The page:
The Arrow of the Law in Modern Administrative States: Using Complexity Theory to Reveal the Diminishing Returns and Increasing Risks the Burgeoning of Law Poses to Society
J. B. Ruhl
Vanderbilt University - Law School
Harold J. Ruhl
affiliation not provided to SSRN
March 5, 2009
UC Davis Law Review, Vol. 30, 1997
FSU College of Law, Public Law Research
This article is the third in my series of articles exploring the application of complex adaptive systems (CAS) theory to legal systems. Building on the model outlined in the first two installments (in the Duke and Vanderbilt law reviews), this work examines the "arrow" or direction of the legal system in the context of the administrative state. Drawing from diverse work such as Burke's study of history's nonlinearity and Tainter's classic study of the collapse of complex civilizations, we argue that the administrative state is becoming too resource intensive and burdened by a proliferation of rules.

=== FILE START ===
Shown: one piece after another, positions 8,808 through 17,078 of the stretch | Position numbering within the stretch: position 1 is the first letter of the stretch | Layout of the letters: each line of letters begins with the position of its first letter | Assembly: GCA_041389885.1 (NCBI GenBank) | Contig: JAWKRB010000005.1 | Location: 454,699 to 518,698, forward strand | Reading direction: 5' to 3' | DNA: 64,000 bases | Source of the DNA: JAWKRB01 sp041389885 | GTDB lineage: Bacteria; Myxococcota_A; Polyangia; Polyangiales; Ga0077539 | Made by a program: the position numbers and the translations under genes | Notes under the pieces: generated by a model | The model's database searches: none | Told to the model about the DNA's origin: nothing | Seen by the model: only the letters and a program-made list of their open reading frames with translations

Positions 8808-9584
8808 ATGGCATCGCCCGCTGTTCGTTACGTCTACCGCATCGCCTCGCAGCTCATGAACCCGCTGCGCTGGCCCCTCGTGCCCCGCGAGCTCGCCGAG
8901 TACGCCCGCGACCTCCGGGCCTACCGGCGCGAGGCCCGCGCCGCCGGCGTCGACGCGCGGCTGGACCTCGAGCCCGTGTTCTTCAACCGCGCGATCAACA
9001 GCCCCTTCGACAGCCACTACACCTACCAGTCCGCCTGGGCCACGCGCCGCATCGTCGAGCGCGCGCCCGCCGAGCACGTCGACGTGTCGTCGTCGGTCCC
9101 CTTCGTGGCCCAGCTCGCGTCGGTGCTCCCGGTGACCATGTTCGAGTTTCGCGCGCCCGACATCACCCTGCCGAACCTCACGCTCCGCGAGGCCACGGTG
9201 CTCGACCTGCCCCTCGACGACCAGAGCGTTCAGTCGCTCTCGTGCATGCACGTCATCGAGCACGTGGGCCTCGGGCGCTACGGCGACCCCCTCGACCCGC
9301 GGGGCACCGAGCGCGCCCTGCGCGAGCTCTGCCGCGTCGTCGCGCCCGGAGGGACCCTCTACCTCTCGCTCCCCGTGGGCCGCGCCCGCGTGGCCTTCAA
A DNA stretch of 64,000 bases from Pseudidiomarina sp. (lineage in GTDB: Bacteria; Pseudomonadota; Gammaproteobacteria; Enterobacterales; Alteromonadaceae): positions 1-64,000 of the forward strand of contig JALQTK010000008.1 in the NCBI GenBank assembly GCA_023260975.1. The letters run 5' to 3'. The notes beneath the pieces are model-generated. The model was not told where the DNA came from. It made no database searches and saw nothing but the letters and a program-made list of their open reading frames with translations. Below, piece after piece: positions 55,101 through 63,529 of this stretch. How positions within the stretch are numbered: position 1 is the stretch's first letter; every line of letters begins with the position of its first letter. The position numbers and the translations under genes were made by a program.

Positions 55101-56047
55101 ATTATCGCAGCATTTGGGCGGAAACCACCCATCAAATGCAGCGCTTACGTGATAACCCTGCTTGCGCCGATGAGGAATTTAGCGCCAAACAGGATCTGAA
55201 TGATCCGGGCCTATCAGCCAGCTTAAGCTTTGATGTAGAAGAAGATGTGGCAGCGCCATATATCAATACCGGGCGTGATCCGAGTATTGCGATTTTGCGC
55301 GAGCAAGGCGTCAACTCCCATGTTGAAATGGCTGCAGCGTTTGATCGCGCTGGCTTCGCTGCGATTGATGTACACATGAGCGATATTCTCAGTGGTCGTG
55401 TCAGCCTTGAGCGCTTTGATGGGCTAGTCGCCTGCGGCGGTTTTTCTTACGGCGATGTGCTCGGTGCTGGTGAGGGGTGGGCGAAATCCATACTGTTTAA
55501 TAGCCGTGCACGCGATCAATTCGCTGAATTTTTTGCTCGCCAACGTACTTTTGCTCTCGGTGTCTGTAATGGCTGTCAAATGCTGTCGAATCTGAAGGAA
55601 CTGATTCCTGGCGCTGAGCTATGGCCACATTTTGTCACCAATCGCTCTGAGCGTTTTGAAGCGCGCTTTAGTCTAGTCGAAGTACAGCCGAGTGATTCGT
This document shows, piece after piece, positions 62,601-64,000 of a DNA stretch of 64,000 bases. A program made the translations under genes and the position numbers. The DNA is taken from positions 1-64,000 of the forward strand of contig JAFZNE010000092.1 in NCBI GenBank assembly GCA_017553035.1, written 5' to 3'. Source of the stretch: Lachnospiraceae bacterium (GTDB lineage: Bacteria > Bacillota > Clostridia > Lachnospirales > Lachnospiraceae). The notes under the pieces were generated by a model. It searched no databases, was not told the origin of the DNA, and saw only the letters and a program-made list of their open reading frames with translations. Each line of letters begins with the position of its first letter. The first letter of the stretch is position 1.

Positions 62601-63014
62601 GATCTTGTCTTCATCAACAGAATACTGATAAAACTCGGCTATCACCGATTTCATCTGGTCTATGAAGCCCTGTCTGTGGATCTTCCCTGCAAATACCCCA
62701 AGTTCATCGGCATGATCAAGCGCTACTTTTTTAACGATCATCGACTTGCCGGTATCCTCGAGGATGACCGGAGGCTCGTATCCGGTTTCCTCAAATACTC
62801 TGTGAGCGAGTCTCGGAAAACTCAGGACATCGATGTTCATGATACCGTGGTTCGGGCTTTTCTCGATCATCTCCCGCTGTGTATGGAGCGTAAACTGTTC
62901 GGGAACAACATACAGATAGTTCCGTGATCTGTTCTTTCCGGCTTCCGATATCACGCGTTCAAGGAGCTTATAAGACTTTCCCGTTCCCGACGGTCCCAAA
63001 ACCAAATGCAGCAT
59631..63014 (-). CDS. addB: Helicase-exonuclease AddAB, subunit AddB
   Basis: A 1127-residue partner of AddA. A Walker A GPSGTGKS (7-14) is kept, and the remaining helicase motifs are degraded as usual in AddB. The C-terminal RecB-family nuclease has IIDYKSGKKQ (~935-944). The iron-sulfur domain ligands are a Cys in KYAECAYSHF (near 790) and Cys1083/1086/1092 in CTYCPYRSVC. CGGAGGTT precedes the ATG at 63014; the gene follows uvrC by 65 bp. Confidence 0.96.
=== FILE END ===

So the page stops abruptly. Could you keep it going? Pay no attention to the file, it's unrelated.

Number of Pages in PDF File: 78Accepted Paper Series
Date posted: March 7, 2009
© 2015 Social Science Electronic Publishing, Inc. All Rights Reserved.
This page was processed by apollo4 in 0.343 seconds